Enemy of the faith

<strong>The Caged Virgin</strong>

Ayaan Hirsi Ali <em>Free Press, 208pp, £12.99</em>

ISBN 074329

It's obviously what I've been waiting for all my life: a secular crusader - armed with Enlightenment philosophy, the stamp of the liberal establishment and the promise of sexual freedom - swooping into my harem and liberating me from my "ignorant", "uncritical", "dishonest" and "oppressed" Muslim existence. At least that is what Ayaan Hirsi Ali thinks I've been waiting for. Her latest book, The Caged Virgin, is a collection of essays intended to unveil the sexual terrorism she says is inherent in Islam. In reality, it is a smash-and-grab aggregation of inconsistencies, platitudes and poor scholarship.

Ayaan Hirsi Ali was born Ayaan Hirsi Magan in Somalia in 1969, but grew up in Kenya. As a young adult she moved to Germany, and later to the Netherlands, allegedly to escape a forced marriage. She learned Dutch and gained a university degree in political science. She soon became a prominent and controversial politician, a brown face made welcome by her shrill denunciations of Islam, the Prophet Muhammad and Europe's "backward Muslims". Last year, Time magazine hailed her as one of the world's "100 most influential people". The Economist described her as a "cultural ideologue of the new right".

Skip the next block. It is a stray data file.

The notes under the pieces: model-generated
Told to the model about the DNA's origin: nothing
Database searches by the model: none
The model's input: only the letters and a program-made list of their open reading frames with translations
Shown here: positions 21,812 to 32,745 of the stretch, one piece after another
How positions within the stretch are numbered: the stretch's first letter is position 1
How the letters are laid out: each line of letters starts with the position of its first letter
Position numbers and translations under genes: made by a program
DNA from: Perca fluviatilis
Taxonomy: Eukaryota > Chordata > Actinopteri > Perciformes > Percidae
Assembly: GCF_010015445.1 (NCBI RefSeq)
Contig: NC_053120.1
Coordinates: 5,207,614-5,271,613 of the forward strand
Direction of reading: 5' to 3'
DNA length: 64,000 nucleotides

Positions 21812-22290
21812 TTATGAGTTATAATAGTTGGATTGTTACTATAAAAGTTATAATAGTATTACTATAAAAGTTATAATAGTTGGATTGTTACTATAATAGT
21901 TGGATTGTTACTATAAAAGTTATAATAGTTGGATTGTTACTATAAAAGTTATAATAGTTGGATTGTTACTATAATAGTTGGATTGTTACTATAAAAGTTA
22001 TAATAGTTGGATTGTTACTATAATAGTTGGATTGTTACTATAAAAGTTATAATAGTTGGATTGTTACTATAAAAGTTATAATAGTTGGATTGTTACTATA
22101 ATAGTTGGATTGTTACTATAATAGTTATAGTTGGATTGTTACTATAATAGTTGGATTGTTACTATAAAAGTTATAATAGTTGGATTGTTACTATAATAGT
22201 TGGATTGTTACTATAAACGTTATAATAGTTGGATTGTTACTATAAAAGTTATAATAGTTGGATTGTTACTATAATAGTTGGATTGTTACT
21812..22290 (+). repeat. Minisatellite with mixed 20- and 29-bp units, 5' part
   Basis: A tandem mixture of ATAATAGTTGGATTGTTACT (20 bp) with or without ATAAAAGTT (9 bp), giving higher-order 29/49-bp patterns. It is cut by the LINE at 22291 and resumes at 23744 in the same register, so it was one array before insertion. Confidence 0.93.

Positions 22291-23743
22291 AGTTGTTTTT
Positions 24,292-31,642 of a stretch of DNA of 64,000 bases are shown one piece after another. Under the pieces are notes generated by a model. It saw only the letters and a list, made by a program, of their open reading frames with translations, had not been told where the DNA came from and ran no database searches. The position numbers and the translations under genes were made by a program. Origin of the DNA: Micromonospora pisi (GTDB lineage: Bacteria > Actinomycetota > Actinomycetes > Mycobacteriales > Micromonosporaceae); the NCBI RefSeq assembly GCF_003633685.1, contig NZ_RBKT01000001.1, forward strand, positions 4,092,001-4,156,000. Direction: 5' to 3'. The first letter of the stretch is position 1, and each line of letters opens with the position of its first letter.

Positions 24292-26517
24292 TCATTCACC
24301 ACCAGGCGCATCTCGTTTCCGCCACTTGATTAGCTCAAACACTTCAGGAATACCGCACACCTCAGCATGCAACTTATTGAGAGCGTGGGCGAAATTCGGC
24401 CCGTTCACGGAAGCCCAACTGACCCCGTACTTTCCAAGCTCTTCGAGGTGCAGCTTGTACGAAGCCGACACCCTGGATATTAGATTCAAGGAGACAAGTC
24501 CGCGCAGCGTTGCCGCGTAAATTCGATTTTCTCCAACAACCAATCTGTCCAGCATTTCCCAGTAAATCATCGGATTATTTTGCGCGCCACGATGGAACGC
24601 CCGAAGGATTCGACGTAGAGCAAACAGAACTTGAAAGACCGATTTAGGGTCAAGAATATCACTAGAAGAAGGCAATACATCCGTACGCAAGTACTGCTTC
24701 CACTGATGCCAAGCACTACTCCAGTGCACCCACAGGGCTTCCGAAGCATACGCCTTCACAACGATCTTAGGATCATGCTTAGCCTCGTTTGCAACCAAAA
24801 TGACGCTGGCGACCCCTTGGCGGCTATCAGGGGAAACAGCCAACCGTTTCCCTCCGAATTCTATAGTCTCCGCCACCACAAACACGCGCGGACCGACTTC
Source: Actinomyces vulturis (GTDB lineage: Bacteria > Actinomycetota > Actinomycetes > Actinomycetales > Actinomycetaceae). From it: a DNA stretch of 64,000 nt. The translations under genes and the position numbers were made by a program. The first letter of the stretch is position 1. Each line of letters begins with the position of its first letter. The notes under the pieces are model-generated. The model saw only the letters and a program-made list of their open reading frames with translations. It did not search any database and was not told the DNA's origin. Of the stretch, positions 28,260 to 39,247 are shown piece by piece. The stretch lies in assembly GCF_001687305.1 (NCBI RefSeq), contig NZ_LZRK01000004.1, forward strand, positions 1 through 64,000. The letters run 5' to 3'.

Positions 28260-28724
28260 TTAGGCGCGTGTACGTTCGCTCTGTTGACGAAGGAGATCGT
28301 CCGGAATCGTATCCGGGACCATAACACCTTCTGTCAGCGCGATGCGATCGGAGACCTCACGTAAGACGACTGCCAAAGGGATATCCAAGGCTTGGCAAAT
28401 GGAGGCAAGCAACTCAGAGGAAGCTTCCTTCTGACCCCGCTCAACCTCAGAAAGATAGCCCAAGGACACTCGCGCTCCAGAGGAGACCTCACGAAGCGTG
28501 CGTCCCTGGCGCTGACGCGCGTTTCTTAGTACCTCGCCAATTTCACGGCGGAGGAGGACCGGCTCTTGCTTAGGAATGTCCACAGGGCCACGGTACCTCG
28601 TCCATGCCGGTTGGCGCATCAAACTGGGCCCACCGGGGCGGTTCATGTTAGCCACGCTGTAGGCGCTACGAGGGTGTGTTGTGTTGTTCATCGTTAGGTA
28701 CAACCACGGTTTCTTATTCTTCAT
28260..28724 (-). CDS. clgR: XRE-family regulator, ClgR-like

However, the publication of The Caged Virgin couldn't have come at a worse time for Hirsi Ali, a woman who has built her career on portraying herself as a victim. In May, a Dutch television documentary alleged that her story didn't add up. The programme's makers (who travelled to Kenya to speak to her family and those who knew her as a child) claimed that Hirsi Ali had lied to enter the Netherlands and had fabricated her traumatic past. The political friends who had made her the darling of the Dutch right speedily retreated from her side. As the author and academic Jytte Klausen, who knows Hirsi Ali, recently claimed: "She wasn't forced into a marriage. She had an amicable relationship with her husband, as well as with the rest of her family. It was not true that she had to hide from her family for years."